Cremorne Gardens, No. 2 James Whistler Buy Art Prints Now
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Tom Gurney BSc (Hons) is an art history expert with over 20 years experience
Published on June 19, 2020 / Updated on October 14, 2023
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This piece of work was done by James Abbott McNeil Whistler during his artwork duration between 1870 to 1880. Cremorne gardens no.2 piece of art is painted from American culture.

James Whistler painted this art on a piece of canvas of length 134.9 cm and width 68.6 cm using oil and paintings. The painting colors brought out a brilliant and luxurious garden outlook. Thereafter, this art was credited by John Stewart Kennedy fund in the year 1912 and later presented in North and Central America as well as the United States. The art is an elegant drawing of a park of which during the day has a magnificent stroller and in the night, it turns into a music and dancing site with fireworks where people of different social classes gathered. The painting contains active figures which are very fashionable. These active figures include chairs, people and trees.

Although most of James work was mostly from a musical and poetic base, he got the inspiration to draw this piece of art from the modern life of the Europeans associates and more of it from his French associates Manet and Tissot. James also lived in Cheyne Walm which is just a few meters away from Cremorne gardens where he loved visiting and hanging out. For this reason, he had a better view of what he was to paint. The piece of art was later owned by Thomas Way (James Abbott son) from 1879 to 1905. After some time, Alexander Arnold Hannay owned it and later sold it to Percy M. Turner.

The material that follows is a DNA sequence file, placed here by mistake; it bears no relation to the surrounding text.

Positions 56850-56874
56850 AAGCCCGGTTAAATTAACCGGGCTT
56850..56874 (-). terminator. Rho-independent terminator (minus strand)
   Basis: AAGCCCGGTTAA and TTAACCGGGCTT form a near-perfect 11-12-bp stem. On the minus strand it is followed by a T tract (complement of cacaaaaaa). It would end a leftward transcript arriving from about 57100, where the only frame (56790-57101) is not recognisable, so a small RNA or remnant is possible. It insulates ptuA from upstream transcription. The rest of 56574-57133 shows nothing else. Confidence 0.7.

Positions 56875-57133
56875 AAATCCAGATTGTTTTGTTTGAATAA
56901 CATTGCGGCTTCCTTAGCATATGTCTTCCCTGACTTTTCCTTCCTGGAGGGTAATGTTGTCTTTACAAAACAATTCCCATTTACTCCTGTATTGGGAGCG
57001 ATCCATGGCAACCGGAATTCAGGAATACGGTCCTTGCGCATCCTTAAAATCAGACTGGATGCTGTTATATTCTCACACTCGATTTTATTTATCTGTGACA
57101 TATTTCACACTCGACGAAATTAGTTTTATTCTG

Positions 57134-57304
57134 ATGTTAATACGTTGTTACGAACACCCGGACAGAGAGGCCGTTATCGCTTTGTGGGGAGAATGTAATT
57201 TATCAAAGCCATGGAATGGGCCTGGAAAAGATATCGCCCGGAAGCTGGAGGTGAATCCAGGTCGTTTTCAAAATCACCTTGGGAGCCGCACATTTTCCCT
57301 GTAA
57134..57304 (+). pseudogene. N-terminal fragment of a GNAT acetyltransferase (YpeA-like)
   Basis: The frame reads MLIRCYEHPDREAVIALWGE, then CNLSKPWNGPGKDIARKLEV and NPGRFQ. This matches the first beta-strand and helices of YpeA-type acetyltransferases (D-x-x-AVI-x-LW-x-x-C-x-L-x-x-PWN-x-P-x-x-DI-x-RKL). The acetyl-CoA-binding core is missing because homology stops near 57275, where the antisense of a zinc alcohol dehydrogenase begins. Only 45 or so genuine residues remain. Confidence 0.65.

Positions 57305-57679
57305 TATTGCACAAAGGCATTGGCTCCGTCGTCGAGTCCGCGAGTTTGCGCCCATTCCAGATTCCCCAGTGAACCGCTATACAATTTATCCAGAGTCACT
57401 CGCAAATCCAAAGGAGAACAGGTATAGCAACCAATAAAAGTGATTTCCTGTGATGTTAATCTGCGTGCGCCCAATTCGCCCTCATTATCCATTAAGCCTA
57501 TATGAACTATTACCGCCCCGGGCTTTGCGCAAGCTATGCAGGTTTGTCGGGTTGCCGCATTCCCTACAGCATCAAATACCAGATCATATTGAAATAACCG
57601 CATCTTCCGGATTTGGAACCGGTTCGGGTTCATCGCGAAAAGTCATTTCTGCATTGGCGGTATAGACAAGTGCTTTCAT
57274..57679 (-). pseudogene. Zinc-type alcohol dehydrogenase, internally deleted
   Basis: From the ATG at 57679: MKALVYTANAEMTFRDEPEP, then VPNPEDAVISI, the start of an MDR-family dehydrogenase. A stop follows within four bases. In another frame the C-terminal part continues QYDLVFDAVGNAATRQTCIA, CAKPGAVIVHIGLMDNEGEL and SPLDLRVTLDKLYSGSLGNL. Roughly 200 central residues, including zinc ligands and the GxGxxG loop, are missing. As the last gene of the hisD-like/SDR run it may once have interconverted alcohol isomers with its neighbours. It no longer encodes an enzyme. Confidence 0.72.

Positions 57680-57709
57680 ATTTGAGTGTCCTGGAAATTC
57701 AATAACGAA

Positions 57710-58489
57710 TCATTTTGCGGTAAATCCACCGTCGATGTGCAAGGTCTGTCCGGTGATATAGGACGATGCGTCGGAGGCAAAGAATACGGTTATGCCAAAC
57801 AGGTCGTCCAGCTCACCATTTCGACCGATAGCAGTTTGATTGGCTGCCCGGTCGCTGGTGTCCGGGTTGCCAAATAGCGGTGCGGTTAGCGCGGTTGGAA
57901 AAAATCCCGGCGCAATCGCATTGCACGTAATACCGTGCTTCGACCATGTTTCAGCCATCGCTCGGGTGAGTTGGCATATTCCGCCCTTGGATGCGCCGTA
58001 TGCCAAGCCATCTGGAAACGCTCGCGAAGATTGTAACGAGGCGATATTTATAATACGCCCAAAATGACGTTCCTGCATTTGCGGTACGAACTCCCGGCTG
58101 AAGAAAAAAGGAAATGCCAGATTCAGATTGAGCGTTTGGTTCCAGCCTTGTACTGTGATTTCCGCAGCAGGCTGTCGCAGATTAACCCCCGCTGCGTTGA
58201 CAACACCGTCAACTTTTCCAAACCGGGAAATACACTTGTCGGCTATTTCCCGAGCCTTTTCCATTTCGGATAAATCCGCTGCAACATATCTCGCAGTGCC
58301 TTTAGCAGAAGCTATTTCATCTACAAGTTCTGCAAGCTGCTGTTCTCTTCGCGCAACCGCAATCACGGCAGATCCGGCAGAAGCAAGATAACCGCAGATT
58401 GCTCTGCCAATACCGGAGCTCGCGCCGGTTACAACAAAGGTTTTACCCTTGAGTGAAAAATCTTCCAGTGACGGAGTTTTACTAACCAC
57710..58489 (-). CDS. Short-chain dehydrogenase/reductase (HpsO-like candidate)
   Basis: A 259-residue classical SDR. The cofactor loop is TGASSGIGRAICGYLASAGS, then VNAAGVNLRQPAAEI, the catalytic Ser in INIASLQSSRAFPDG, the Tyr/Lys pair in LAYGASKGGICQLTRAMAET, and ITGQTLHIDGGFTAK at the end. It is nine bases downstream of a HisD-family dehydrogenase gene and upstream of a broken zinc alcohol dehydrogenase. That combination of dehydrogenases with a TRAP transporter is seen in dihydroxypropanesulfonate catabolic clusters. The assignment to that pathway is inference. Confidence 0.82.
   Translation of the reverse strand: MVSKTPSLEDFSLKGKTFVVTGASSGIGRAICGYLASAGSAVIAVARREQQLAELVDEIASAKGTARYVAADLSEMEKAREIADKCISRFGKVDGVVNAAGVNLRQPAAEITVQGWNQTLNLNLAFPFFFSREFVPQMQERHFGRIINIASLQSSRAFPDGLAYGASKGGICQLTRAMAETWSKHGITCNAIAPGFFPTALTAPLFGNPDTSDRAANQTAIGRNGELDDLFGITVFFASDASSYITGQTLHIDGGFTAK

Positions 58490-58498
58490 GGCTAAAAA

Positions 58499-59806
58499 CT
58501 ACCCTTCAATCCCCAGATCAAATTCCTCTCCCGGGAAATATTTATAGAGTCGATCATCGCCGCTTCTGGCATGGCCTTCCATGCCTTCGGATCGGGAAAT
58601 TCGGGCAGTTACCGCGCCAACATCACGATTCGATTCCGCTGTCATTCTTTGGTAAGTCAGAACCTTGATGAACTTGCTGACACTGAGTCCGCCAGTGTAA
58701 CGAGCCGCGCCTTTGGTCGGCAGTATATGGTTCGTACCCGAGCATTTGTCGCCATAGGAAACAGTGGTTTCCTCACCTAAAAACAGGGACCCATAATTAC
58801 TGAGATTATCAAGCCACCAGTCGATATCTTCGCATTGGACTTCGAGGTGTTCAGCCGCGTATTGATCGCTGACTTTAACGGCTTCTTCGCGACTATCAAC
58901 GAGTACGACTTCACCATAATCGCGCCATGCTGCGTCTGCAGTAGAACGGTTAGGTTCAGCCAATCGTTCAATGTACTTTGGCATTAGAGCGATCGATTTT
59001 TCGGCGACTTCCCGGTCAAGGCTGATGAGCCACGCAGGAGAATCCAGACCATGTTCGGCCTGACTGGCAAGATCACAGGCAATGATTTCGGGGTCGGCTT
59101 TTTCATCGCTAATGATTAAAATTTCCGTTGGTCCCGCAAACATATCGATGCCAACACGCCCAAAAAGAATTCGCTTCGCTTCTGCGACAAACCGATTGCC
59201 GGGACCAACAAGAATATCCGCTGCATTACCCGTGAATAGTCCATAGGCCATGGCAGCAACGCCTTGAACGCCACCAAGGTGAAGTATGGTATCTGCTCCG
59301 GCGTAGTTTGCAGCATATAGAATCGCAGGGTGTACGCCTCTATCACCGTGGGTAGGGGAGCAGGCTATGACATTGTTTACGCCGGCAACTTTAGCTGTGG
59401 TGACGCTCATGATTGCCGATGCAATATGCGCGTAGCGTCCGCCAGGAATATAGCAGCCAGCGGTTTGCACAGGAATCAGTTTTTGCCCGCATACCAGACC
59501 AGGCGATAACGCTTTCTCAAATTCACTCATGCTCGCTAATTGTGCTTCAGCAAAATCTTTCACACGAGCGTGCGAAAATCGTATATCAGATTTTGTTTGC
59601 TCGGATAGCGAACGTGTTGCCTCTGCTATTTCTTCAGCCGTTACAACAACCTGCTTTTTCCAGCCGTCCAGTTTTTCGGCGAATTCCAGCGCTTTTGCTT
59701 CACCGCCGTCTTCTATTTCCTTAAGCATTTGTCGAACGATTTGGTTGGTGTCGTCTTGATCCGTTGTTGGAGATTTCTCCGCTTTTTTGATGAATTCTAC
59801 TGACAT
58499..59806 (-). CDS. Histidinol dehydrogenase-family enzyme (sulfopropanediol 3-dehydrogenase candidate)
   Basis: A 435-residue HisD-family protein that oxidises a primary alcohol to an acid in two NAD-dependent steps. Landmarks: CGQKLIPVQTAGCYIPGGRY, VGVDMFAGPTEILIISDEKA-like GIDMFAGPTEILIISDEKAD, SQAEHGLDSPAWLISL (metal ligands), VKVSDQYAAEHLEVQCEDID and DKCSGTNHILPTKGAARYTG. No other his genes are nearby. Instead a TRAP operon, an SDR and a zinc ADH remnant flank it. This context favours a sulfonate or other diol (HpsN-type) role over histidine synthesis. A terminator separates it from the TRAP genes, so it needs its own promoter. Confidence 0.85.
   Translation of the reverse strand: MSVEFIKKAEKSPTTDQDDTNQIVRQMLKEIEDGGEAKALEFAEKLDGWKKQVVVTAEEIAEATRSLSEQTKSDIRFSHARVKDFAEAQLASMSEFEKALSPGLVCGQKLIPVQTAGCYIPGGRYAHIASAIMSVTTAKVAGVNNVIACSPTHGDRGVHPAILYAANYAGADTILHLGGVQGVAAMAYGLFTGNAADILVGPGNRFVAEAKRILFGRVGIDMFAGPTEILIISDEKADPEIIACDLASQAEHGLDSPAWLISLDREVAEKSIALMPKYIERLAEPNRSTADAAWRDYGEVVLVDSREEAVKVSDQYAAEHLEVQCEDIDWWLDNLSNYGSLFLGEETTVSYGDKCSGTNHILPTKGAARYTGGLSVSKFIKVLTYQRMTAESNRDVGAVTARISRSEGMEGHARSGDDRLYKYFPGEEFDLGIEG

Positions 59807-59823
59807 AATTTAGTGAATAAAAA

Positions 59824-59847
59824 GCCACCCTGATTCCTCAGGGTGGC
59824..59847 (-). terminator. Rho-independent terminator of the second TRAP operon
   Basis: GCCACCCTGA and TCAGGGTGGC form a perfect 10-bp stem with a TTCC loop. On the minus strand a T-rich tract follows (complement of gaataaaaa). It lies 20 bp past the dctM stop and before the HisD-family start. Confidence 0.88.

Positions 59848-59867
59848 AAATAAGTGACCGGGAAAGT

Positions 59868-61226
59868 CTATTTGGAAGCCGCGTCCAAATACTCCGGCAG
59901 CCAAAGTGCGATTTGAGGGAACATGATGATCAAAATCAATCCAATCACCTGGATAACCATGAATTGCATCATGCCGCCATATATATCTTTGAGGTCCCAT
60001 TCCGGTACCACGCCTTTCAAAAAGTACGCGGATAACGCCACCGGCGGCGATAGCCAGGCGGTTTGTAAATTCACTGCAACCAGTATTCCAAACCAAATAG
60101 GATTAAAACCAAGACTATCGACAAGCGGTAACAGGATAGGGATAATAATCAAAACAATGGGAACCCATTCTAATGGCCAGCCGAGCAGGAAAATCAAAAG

Later, this art was cleaned to bring out a clear picture with accurate color combinations and high-quality presentation to improve its reselling rate but some feature was omitted which made Bryson Burroughs term it an unfinished piece of art. It was later reproduced and still did not contain the omitted feature and for this reason, the art became more suggestive than descriptive. It satisfied the standard of all worldwide museums and galleries and today it is owned by the museums from 1912.